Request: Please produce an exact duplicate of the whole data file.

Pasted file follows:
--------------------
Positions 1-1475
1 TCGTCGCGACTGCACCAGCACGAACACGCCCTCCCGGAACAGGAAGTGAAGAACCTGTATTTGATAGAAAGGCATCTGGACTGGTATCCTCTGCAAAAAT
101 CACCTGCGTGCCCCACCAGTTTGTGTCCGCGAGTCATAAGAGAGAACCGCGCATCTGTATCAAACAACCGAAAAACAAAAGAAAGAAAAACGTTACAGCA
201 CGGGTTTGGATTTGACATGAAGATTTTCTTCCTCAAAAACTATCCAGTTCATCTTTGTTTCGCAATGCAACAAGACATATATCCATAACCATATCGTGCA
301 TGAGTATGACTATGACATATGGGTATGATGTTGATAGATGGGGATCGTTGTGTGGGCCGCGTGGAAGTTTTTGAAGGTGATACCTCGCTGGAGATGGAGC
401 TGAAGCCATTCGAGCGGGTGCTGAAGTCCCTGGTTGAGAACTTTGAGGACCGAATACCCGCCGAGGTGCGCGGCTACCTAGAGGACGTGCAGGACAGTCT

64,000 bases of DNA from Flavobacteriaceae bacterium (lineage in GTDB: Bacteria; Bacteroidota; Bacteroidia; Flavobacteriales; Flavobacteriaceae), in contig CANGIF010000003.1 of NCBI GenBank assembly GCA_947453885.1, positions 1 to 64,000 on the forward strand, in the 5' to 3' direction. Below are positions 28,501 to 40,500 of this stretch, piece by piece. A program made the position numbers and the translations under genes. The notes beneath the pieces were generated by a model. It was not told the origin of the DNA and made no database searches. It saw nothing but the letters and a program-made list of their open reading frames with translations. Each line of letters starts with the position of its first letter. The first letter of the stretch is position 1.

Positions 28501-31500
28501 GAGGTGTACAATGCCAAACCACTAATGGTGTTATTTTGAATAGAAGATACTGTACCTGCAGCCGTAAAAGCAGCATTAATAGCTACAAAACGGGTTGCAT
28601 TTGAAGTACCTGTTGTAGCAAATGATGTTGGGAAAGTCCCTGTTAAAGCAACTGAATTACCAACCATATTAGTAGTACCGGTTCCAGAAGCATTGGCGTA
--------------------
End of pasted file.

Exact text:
Positions 1-1475
1 TCGTCGCGACTGCACCAGCACGAACACGCCCTCCCGGAACAGGAAGTGAAGAACCTGTATTTGATAGAAAGGCATCTGGACTGGTATCCTCTGCAAAAAT
101 CACCTGCGTGCCCCACCAGTTTGTGTCCGCGAGTCATAAGAGAGAACCGCGCATCTGTATCAAACAACCGAAAAACAAAAGAAAGAAAAACGTTACAGCA
201 CGGGTTTGGATTTGACATGAAGATTTTCTTCCTCAAAAACTATCCAGTTCATCTTTGTTTCGCAATGCAACAAGACATATATCCATAACCATATCGTGCA
301 TGAGTATGACTATGACATATGGGTATGATGTTGATAGATGGGGATCGTTGTGTGGGCCGCGTGGAAGTTTTTGAAGGTGATACCTCGCTGGAGATGGAGC
401 TGAAGCCATTCGAGCGGGTGCTGAAGTCCCTGGTTGAGAACTTTGAGGACCGAATACCCGCCGAGGTGCGCGGCTACCTAGAGGACGTGCAGGACAGTCT

64,000 bases of DNA from Flavobacteriaceae bacterium (lineage in GTDB: Bacteria; Bacteroidota; Bacteroidia; Flavobacteriales; Flavobacteriaceae), in contig CANGIF010000003.1 of NCBI GenBank assembly GCA_947453885.1, positions 1 to 64,000 on the forward strand, in the 5' to 3' direction. Below are positions 28,501 to 40,500 of this stretch, piece by piece. A program made the position numbers and the translations under genes. The notes beneath the pieces were generated by a model. It was not told the origin of the DNA and made no database searches. It saw nothing but the letters and a program-made list of their open reading frames with translations. Each line of letters starts with the position of its first letter. The first letter of the stretch is position 1.

Positions 28501-31500
28501 GAGGTGTACAATGCCAAACCACTAATGGTGTTATTTTGAATAGAAGATACTGTACCTGCAGCCGTAAAAGCAGCATTAATAGCTACAAAACGGGTTGCAT
28601 TTGAAGTACCTGTTGTAGCAAATGATGTTGGGAAAGTCCCTGTTAAAGCAACTGAATTACCAACCATATTAGTAGTACCGGTTCCAGAAGCATTGGCGTA